Silverfiddle said...

Beamish: We've been over this already.

Now go back to your Newt Gingrich blow-up doll...

Silverfiddle said...

CI: I don't know.

This post is a lament more than anything.

If you read any Blackstone or thinkers like them, they will tell you that proper law is not 'made,' is it discovered among the mores and societal norms of the people.

Christianity influenced lawmaking thusly for almost two millennia.

Thou Shalt Not Murder, was law centuries before the enlightenment thinkers proved it to be a self evident truth.

Despite Fabians and other leftists decrying Christianity's trampling of murderous pagan cultures and sighing for the freedom to throw virgins into volcanoes, Christianity and its practitioners have been on balance a force for good in the world.

Reverend Martin Luther King, God bless his soul, did not appeal to Marx and Lenin, he appealed to our consciences, laying bare the fact that we cannot call ourselves Christian while discriminating against our fellows.

Finntann said...

From the position of Advocatus Diaboli, one could argue that the Christian church was the entity that invented "victimhood".

From voluntary martyrdom to provoking not only the mobs but authorities to respond.

When approached by a group of Christians demanding to be executed, Arrius Antoninus is reported to have sent them away with the statement "if they wanted to kill themselves there was plenty of rope available or cliffs they could jump off".

One can argue that Nero was the first documented case of Christian persecution, but at the time of Nero, Christians in the eyes of the Roman Empire were still considered 'jews'. Christians were obliged to pay the 'jewish tax' up until the year 96.

The question remains... how much early Christian persecution was initiated by the authorities and how much was instigated by the Christians themselves?

It is also necessary to look at the entire situation from the perspective of defying imperial authority. In context, the early Christians were treated pretty much the same as anyone else who opposed the empire.

Just sayin...

beamish said...

Now go back to your Newt Gingrich blow-up doll...

I see the utter ass-whoopin' you took in that thread still haunts you.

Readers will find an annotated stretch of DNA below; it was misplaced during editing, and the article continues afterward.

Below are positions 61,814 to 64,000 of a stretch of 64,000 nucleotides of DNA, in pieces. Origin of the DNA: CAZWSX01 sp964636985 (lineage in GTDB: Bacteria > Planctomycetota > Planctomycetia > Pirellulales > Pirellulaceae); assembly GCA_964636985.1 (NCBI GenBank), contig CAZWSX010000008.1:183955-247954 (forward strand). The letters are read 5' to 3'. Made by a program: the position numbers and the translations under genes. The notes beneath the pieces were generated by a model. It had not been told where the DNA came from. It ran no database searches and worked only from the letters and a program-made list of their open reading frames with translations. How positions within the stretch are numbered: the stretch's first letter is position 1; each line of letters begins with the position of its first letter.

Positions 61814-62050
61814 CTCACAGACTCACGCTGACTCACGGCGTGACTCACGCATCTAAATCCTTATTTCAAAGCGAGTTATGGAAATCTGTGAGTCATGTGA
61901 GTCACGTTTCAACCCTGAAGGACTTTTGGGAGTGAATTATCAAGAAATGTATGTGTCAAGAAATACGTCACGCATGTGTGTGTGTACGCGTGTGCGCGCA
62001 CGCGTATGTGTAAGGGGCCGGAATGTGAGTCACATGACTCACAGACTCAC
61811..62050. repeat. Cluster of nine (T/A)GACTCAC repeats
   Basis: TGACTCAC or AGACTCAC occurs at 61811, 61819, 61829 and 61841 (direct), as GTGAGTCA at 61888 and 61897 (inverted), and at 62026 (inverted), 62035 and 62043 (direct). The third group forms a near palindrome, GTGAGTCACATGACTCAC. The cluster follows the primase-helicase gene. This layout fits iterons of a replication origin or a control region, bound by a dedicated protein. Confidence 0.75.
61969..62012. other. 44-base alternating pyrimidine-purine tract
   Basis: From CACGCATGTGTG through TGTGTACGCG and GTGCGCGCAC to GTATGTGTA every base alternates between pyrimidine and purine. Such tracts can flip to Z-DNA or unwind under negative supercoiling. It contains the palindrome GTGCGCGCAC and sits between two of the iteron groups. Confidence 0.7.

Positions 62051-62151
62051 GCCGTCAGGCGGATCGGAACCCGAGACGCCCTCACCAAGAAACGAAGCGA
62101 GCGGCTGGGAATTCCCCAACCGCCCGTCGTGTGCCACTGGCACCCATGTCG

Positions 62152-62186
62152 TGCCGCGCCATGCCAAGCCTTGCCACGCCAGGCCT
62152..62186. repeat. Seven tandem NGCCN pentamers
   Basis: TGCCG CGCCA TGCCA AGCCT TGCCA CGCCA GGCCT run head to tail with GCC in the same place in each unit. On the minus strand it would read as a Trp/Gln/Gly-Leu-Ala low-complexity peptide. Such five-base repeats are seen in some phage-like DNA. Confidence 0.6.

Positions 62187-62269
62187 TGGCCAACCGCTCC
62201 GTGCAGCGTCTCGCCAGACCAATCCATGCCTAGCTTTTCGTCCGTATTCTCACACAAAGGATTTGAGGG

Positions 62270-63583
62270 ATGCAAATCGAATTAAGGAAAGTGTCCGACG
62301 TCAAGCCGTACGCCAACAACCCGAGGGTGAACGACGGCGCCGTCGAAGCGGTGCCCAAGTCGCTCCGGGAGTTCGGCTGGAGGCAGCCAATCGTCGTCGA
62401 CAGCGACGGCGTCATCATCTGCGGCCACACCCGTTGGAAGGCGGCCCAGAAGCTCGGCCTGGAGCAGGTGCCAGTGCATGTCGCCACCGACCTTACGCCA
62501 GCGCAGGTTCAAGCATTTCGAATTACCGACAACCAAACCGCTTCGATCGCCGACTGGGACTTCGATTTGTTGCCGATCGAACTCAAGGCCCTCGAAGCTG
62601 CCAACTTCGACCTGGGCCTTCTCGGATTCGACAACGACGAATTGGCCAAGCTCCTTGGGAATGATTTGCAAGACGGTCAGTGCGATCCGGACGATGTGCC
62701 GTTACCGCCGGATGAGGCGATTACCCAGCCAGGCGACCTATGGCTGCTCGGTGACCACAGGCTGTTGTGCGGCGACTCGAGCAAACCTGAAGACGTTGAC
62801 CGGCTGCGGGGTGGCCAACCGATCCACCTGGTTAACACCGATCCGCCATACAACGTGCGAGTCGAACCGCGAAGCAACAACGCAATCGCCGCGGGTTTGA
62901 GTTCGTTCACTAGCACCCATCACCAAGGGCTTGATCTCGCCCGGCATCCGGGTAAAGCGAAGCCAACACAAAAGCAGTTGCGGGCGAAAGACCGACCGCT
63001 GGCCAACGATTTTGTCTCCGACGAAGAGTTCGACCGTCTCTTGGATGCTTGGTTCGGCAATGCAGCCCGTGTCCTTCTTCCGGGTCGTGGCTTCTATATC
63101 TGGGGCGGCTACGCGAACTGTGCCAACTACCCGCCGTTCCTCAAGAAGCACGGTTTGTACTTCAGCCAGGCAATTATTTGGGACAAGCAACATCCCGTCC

Silverfiddle said...

Yeah, it haunts me so bad I posted the link so everybody could go read it for themselves.

Always On Watch said...

Constitutional Insurgent,
one possible reason is that religion and liberty often come to loggerheads

I don't quite follow what you mean. Maybe because my guidance has always been the following: I have enough trouble taking care of my own soul to but into the business of your soul.

That said, I don't see why those who have moral and religious objections to abortion should be forced to fund abortions.

As for liberty and Christianity, does not history show the development of the concept of individual liberties after the Protestant Reformation and the separation of government and established church? Of course, sequence doesn't necessarily mean that one caused the other. But did one facilitate the other?

I have a question for you: If one doesn't develop a moral ethos along the lines of faith, how should one then develop a moral ethos?

It is my view that the idea of if it feels good, it can't be wrong is a failed idea as far as having an orderly society is concerned.

Shaw Kenawe said...

SF: "Thou Shalt Not Murder, was law centuries before the enlightenment thinkers proved it to be a self evident truth."

Zoroastrianism prohibits murder, and that religion pre-dates Christianity.

Jainism also prohibits the taking of any life. That religion also pre-date Christianity.

There are probably other religions that prohibit taking another life, but those two came to mind first.

Constitutional Insurgent said...

AOW - Issues that are considered moral are not mutually exclusive from issues of liberty. I subscribe to the tenet that a citizen should be free to pursue life and liberty to the fullest extent where it does not harm another, steal from another, or restrict the rights of another. The left often skews this to the detriment of the tax payer, but the right often proclaims subscription to these tenets, but with limitations that only favor those who follow religious dogma.

Legislation can absolutely have a religiously inspired moral component.....but if it lacks any secular value...it has no business being codified in a free society.

You shouldn't have to pay for elective medical procedures....but you also shouldn't be able to deprive contract rights to committed partners based on gender [as an example].

The flip side I see coming from religious advocacy groups is more often than not, along the lines of "if it feels good, it IS wrong".

Jack Whyte said...

Forget for a moment the religious argument. Liberty demands of us responsibility; no responsible human being will demand the right to kill an unborn infant.

Silverfiddle said...

Shaw: I agree with you, and I never stated otherwise. Include Judaism in your list as well.

The article I cite is how Christianity supplanted paganism in the Roman Empire.

Always On Watch said...

CI,
Thanks for explaining more.

The word harm is nebulous, however.

For example, is it a good thing for the children of heterosexual couples to have so much exposure to the ideas of two daddies and two mommies?

In my view, an important core value is the concept of the nuclear family with a mother and a father.

As for contractual matters, I have no problem with same-sex rights. But adoption of children too? I don't think so.

The jury is still out as to how children come to terms with their sexual identity.

You know, when I was growing up, I didn't know a single-parent family except for the rare instances of widowhood. Cohabitation without benefit of marriage was a rarity. It seems to me that our society was, as a whole, mentally healthier then.